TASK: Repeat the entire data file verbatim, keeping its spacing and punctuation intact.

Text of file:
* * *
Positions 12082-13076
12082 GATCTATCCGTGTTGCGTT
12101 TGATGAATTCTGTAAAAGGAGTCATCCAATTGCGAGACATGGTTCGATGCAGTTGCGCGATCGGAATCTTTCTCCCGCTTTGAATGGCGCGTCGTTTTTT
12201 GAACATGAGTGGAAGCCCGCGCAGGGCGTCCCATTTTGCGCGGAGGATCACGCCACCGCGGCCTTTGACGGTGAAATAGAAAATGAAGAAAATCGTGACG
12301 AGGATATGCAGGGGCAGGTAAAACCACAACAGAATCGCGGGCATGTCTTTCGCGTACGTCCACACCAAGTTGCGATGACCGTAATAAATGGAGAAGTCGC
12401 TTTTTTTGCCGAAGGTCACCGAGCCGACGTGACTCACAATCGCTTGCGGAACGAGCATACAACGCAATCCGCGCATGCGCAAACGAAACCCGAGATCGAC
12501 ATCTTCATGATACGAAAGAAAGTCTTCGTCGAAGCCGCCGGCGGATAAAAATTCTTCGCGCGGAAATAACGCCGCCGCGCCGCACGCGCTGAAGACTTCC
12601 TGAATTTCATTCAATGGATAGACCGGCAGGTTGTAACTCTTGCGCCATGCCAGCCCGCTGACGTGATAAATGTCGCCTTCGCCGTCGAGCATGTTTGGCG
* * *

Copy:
Positions 12082-13076
12082 GATCTATCCGTGTTGCGTT
12101 TGATGAATTCTGTAAAAGGAGTCATCCAATTGCGAGACATGGTTCGATGCAGTTGCGCGATCGGAATCTTTCTCCCGCTTTGAATGGCGCGTCGTTTTTT
12201 GAACATGAGTGGAAGCCCGCGCAGGGCGTCCCATTTTGCGCGGAGGATCACGCCACCGCGGCCTTTGACGGTGAAATAGAAAATGAAGAAAATCGTGACG
12301 AGGATATGCAGGGGCAGGTAAAACCACAACAGAATCGCGGGCATGTCTTTCGCGTACGTCCACACCAAGTTGCGATGACCGTAATAAATGGAGAAGTCGC
12401 TTTTTTTGCCGAAGGTCACCGAGCCGACGTGACTCACAATCGCTTGCGGAACGAGCATACAACGCAATCCGCGCATGCGCAAACGAAACCCGAGATCGAC
12501 ATCTTCATGATACGAAAGAAAGTCTTCGTCGAAGCCGCCGGCGGATAAAAATTCTTCGCGCGGAAATAACGCCGCCGCGCCGCACGCGCTGAAGACTTCC
12601 TGAATTTCATTCAATGGATAGACCGGCAGGTTGTAACTCTTGCGCCATGCCAGCCCGCTGACGTGATAAATGTCGCCTTCGCCGTCGAGCATGTTTGGCG